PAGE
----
27-items that provide content validity were selected by obtaining the expert opinions of academics in the field of Turkish teaching (n = 5) and Turkish teachers (n = 6). The draft scale was applied in a pilot scheme conducted with 75 pre-service teachers and the internal consistency reliability coefficient for the whole scale was determined as Cronbach Alpha = 0.89. One item with an internal consistency coefficient of less than 0.60 was excluded from the scale and the scale was finalised with 26 items. Factor analysis was conducted on the scale to determine the construct validity and items with a factor load of over 0.40 were included in the scale. It was observed that Bartlett test X2: 1035.241 and the Kaiser-Meyer-Olkin value (Büyüköztürk, 2014) was 0.80 in determination of the construct validity of the scale. The scale included two dimensions: reading psychology and daily use. These two factors explained 67.85% of the total variance. In factor analysis, it was determined that the factor loads varied between 0.46 and 0.80.

The scale is a four-point Likert type scored by (4) always; (3) mostly; (2) seldom; and (1) never. Two negative items were reverse-coded. The first section of the scale included an information form, which was used to determine the sample demographics. To grade the range values in the data collection instrument, interval calculation method was utilised. Thus, n-1/n range formula, as 0.74 points in each range, was applied to interval values in the scale (as seen in Table 1).

 

 

After completion of the analyses on the pilot scheme, the scale was delivered personally to pre-service teachers and again collected personally afterwards.

Data Analysis

The data collected in the study were analysed with Statistical Package for the Social Sciences (SPSS) 16.0 software based on the study objective and subproblems and the findings were presented in tables and interpreted. Mean and standard deviation statistics were used in the analysis of the mean digital reading levels. The independent samples t-test and the one-way ANOVA technique (Büyüköztürk, 2014) were used to test the effects of variables such as gender, the length of reading printed material, reading habits, internet access on mobile phone, PC (personal computer) use, and social media account ownership. In the data analysis, significance level was accepted as 0.05 (p < 0.05).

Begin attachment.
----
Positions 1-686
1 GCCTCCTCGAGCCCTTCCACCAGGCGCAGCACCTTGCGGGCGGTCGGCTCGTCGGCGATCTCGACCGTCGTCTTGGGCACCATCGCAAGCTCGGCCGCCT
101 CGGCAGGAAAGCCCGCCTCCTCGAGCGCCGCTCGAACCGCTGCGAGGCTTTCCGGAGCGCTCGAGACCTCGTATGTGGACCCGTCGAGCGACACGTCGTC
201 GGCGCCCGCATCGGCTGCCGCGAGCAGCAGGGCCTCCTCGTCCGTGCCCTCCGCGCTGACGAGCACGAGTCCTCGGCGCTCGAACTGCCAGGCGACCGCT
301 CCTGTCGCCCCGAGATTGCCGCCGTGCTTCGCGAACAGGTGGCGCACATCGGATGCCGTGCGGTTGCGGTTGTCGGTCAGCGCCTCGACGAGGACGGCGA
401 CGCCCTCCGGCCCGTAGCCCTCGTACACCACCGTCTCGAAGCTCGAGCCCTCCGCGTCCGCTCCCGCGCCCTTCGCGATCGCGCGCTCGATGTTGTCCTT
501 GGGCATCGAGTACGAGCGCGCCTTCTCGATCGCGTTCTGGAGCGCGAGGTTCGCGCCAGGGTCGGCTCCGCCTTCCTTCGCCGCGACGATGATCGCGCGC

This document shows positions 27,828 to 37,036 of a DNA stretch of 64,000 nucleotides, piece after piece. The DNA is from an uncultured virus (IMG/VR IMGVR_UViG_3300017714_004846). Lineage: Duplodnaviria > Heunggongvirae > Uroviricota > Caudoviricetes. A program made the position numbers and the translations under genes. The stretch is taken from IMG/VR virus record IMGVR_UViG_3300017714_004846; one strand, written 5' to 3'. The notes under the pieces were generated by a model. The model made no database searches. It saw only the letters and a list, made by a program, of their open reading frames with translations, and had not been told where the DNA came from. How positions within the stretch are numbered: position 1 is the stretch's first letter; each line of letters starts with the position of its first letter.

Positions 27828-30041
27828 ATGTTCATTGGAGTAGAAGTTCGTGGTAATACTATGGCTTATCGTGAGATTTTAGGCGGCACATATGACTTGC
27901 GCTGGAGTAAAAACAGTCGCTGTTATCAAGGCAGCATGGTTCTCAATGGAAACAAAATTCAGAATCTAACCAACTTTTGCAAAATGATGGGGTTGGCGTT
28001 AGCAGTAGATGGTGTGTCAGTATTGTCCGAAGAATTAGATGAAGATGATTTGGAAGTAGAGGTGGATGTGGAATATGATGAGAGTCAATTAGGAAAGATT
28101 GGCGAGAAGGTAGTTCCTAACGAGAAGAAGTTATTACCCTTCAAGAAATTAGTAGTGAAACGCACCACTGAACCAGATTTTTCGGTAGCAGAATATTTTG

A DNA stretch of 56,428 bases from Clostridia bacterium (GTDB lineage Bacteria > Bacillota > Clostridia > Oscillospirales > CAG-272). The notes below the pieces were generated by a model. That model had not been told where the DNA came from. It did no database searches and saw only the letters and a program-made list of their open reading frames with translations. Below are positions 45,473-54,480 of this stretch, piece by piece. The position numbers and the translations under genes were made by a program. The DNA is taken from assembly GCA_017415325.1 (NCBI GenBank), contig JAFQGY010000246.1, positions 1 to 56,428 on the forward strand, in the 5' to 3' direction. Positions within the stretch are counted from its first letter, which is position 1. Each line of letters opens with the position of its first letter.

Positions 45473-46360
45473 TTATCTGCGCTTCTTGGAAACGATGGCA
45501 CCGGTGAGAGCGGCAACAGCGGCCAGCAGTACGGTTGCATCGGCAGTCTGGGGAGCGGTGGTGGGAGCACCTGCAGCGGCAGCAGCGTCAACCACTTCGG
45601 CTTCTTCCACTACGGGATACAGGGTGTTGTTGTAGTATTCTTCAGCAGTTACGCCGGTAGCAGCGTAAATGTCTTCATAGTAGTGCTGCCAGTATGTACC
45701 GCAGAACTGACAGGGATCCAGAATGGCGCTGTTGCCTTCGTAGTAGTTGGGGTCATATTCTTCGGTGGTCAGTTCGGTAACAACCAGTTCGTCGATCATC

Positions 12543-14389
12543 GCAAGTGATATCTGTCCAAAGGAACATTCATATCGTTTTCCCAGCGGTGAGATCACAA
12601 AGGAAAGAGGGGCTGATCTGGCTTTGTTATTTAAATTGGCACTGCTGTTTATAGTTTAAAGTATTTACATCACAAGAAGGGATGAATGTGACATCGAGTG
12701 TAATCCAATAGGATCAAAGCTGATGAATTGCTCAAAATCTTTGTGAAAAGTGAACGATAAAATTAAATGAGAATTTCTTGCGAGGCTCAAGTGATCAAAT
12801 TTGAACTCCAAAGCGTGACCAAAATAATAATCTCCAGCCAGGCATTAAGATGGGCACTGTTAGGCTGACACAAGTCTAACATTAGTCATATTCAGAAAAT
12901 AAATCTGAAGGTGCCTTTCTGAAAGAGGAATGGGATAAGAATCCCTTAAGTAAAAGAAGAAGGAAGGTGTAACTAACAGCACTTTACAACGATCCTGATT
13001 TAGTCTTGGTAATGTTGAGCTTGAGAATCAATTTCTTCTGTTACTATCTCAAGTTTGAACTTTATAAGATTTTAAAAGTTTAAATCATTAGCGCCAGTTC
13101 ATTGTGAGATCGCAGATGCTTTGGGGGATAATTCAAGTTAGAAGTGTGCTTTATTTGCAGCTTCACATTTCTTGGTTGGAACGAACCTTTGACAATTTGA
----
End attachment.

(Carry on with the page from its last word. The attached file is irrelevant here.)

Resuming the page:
Results

In this section, the findings associated with the objective and sub-problems of the study are presented and interpreted using tables.

Digital Reading Habits of Pre-service Turkish Language Teachers

As seen in Table 2, pre-service Turkish language teachers stated that the psychological factors associated with reading were seldom (X = 2.2616) effective on the reading process in digital media. Furthermore, it was also_determined that pre-service teachers were mostly (X = 2.6857) interested in reading on the screen. In addition, they indicated that the other factors that constitute the psychological dimension of reading such as feeling comfortable, anxious, fear of technology to restrict comprehension, motivation, joy, trust, and considering it as a part of life were seldom valid and effective.

Table 3 demonstrates that pre-service Turkish language teachers mostly (X = 2.6188) read via digital devices during the day. It was also noteworthy that pre-service teachers seldom conducted activities such as: regularly reading on digital screens; archiving using digital devices; preferring screens for reading instead of printed resources; rushing while reading on the screen; learning new and interesting things; commenting and sharing digital content. On the other hand, it was also interesting that pre-service teachers stated that they seldom comprehended the content better and quicker while reading on the screen.

It was observed that pre-service teachers in the sample read in digital media both to get information and the news and to have fun and chat.

It was determined that pre-service teachers read mostly using digital media to get information or to have fun. Furthermore, it was found that pre-service teachers mostly used digital media for activities such as: consulting digital media whenever they needed to read; checking printed resources after utilising digital texts; reading using various electronic devices; preferring mobile devices; prioritising audio visual elements; reading multiple digital resources; and discussing with others. The habit of pre-service teachers to check printed resources after reading a digital source could be_explained with means associated with anxiety (X = 1.9286) and distrust (X = 2.0071) factors in the psychological dimension.